What is an 'Equity Derivative'

An equity derivative is a derivative instrument with underlying assets based on equity securities. An equity derivative's value will fluctuate with changes in its underlying asset's equity, which is usually measured by share price. Investors can use equity derivatives to hedge the risk associated with taking a position in stock by setting limits to the losses incurred by either a short or long position in a company's shares.

BREAKING DOWN 'Equity Derivative'

The investor receives this insurance by paying the cost of the derivative contract, which is referred to as a premium. An investor that purchases a stock, can protect against a loss in share value by purchasing a put option. On the other hand, an investor that has shorted shares can hedge against an upward move in the share price by purchasing a call option. Options are the most common equity derivatives because they directly grant the holder the right to buy or sell equity at a predetermined value. More complex equity derivatives include equity index swaps, convertible bonds or stock index futures.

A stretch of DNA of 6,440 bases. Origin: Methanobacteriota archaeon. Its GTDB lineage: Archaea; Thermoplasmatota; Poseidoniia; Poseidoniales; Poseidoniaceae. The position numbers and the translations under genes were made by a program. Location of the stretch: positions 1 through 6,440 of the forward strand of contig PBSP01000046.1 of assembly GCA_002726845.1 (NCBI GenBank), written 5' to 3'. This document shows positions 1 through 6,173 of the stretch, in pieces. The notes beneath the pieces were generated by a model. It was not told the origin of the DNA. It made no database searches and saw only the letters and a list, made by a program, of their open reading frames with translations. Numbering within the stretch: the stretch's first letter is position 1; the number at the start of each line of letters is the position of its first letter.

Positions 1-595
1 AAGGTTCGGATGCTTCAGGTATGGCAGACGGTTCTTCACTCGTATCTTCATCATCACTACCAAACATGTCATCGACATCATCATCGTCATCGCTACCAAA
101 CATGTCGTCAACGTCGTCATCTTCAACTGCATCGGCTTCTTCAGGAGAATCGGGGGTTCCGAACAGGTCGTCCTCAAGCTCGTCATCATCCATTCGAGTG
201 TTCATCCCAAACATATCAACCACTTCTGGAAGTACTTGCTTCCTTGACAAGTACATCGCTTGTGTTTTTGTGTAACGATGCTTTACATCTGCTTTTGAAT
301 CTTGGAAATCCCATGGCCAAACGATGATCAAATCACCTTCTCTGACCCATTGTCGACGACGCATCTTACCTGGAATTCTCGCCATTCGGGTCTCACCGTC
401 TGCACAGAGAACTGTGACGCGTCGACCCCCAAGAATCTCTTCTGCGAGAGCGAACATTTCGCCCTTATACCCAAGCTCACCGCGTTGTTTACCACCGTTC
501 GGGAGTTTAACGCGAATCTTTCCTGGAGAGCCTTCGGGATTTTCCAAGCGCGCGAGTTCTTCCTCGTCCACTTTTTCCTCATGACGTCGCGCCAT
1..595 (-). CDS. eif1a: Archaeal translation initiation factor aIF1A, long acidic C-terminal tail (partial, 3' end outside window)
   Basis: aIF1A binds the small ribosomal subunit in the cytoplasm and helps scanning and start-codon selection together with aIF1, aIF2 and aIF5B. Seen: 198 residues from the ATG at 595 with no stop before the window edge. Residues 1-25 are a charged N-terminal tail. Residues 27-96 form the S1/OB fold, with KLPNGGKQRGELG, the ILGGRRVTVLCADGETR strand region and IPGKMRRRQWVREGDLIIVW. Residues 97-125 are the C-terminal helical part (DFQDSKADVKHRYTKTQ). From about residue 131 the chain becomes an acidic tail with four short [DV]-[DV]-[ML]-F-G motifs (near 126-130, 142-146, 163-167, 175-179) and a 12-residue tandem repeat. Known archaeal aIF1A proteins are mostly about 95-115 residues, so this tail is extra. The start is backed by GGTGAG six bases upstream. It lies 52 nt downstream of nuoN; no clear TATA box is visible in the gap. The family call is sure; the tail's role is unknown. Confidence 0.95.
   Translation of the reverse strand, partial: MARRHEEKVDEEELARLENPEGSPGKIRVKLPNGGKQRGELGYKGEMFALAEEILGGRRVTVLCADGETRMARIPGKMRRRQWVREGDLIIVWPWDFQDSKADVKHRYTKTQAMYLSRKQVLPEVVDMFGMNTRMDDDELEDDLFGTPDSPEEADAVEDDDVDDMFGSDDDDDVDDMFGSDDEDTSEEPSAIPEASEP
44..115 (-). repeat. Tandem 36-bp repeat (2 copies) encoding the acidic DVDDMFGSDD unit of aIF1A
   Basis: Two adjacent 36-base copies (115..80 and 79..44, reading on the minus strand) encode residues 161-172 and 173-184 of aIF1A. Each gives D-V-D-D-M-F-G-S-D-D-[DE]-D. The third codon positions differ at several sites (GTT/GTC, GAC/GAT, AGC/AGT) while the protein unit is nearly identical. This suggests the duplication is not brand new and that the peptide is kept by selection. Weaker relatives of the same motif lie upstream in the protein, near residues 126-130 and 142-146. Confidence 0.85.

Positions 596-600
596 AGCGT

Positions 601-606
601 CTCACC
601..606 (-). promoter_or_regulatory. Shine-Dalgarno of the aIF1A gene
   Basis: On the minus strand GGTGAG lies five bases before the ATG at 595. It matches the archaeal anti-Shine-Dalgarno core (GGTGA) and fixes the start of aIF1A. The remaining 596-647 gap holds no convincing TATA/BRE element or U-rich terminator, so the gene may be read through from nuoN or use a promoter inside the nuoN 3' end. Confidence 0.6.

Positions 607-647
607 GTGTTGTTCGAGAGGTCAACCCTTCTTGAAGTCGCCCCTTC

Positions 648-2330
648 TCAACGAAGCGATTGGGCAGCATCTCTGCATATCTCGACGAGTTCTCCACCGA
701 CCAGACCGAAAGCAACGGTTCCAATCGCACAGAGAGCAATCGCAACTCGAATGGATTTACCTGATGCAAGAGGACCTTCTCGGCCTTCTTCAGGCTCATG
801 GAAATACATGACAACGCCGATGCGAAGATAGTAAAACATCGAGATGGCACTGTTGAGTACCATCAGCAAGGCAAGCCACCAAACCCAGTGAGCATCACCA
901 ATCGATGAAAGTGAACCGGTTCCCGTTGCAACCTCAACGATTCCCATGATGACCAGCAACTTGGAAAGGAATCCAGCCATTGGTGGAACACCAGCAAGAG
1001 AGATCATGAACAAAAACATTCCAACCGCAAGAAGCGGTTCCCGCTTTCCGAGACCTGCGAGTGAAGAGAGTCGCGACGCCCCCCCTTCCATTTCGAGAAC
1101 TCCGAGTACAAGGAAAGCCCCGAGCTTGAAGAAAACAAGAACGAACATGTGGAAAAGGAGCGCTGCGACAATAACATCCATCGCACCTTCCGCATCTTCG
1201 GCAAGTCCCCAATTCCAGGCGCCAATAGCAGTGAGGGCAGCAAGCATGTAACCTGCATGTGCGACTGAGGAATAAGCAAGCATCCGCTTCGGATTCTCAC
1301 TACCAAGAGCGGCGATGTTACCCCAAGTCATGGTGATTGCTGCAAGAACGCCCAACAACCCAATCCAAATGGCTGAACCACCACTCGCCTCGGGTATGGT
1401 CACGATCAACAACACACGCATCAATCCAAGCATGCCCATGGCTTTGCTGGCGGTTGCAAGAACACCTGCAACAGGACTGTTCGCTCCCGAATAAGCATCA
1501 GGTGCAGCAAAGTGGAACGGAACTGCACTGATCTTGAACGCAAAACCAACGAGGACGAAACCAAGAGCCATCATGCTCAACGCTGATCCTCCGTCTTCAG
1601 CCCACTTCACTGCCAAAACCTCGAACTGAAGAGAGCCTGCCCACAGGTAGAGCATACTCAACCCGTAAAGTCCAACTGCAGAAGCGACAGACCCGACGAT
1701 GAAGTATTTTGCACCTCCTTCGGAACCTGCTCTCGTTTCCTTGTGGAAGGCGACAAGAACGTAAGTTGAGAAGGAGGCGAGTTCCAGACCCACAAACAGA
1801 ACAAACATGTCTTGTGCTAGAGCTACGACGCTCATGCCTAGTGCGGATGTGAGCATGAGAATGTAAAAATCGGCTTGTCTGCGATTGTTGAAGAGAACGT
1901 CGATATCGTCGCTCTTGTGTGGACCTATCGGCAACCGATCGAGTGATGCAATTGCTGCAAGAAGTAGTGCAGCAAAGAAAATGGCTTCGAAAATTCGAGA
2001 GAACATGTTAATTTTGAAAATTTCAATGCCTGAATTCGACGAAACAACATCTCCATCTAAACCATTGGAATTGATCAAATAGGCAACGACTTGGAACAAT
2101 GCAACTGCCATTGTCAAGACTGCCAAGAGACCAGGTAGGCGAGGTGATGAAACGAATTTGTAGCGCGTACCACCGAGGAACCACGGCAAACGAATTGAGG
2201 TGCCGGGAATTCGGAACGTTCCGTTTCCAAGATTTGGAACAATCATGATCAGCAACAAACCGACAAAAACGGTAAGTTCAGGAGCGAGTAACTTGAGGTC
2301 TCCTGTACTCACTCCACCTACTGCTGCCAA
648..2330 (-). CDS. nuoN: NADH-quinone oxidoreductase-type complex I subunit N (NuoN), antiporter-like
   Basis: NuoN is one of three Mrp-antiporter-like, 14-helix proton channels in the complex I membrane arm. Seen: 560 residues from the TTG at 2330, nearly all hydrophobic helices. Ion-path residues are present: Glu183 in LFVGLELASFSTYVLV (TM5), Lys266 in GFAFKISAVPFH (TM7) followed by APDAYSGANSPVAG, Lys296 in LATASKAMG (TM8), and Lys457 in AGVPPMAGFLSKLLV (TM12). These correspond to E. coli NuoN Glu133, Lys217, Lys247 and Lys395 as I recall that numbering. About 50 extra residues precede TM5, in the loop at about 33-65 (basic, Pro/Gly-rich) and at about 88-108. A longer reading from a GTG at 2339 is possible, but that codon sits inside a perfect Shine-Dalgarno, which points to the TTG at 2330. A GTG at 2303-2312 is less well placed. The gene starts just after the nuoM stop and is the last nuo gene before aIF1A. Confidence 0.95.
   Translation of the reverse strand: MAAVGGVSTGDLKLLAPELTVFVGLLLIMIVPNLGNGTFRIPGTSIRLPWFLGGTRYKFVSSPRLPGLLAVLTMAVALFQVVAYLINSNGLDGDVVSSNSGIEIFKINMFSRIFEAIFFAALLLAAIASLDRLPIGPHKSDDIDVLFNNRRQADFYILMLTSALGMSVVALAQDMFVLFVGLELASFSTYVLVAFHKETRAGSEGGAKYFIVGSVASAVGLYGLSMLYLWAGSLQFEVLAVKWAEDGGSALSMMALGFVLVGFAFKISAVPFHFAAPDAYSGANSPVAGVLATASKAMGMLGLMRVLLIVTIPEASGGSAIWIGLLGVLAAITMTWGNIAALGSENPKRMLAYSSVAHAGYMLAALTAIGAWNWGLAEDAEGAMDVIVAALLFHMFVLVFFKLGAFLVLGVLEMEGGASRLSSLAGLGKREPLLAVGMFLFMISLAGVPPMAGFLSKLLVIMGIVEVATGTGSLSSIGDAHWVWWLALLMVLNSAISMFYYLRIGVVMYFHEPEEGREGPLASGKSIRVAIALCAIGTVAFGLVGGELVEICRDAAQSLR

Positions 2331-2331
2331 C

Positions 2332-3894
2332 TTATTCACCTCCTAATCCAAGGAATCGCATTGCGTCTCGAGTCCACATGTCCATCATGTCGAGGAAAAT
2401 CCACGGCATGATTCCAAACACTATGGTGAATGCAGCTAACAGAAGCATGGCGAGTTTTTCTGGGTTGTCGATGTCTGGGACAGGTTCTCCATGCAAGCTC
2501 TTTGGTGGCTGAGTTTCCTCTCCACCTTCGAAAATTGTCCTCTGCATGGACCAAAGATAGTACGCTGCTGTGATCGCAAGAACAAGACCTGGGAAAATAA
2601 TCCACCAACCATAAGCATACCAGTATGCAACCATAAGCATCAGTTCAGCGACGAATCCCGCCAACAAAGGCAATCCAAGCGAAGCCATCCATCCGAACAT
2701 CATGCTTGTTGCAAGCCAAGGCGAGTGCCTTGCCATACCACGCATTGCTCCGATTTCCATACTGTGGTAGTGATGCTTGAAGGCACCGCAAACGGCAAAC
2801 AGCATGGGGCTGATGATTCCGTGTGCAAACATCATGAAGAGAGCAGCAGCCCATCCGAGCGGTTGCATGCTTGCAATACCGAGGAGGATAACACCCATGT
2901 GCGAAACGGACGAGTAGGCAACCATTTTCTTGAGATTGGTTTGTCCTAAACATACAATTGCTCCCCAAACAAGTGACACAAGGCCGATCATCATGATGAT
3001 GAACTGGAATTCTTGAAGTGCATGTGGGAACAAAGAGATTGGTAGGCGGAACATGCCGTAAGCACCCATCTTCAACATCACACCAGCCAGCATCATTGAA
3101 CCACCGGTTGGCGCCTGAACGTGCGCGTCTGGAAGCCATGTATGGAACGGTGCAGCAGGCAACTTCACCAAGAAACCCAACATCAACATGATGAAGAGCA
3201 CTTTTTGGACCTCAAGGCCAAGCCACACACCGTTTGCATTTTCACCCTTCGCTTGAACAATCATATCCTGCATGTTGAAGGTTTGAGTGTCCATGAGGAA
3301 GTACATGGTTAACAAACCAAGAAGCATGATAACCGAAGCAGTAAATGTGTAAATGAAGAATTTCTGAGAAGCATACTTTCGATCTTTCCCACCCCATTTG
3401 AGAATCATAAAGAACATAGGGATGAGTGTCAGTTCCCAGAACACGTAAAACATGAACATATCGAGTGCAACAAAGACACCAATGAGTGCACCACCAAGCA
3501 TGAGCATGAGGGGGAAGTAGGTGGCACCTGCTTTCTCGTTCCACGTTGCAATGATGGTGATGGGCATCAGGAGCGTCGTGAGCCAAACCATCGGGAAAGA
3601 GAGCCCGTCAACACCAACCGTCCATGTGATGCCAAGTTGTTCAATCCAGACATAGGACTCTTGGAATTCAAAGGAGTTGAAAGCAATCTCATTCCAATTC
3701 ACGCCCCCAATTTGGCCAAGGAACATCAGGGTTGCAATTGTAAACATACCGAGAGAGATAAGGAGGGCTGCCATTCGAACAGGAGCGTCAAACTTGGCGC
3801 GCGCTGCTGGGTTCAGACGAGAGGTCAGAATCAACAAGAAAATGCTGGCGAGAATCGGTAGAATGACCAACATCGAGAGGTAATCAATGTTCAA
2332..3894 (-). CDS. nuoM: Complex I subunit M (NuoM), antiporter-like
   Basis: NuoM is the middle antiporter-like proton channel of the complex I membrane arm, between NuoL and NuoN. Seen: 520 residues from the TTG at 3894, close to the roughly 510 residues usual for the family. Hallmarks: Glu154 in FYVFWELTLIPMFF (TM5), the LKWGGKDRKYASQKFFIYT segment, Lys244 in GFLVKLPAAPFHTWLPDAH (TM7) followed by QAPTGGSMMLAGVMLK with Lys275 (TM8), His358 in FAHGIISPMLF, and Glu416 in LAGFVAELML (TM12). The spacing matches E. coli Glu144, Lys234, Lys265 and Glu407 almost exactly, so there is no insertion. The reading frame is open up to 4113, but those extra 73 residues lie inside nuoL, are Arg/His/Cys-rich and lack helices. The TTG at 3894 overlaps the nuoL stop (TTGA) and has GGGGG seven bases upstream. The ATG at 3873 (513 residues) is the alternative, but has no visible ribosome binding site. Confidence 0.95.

Using Equity Options

Equity options are derived from a single equity security. Investors and traders can use equity options to take a long or short position in a stock without actually buying or shorting the stock. This is advantageous because taking a position with options allows the investor/trader more leverage in that the amount of capital needed is much less than a similar outright long or short position on margin. Investors/traders can therefore profit more from a price movement in the underlying stock. There is however, a risk associated with using options to assume a position in a stock. If the underlying stock trades in the wrong direction and the options are out of the money at the time of their expiration, they become absolutely worthless and all the capital used to assume the position is lost.

Another popular equity options technique is trading option spreads. Traders take combinations of long and short positions of different options for the same underlying stock, with different strike prices and expiration dates, for the purpose of extracting profit from the option premiums with minimal risk.

Equity Index Futures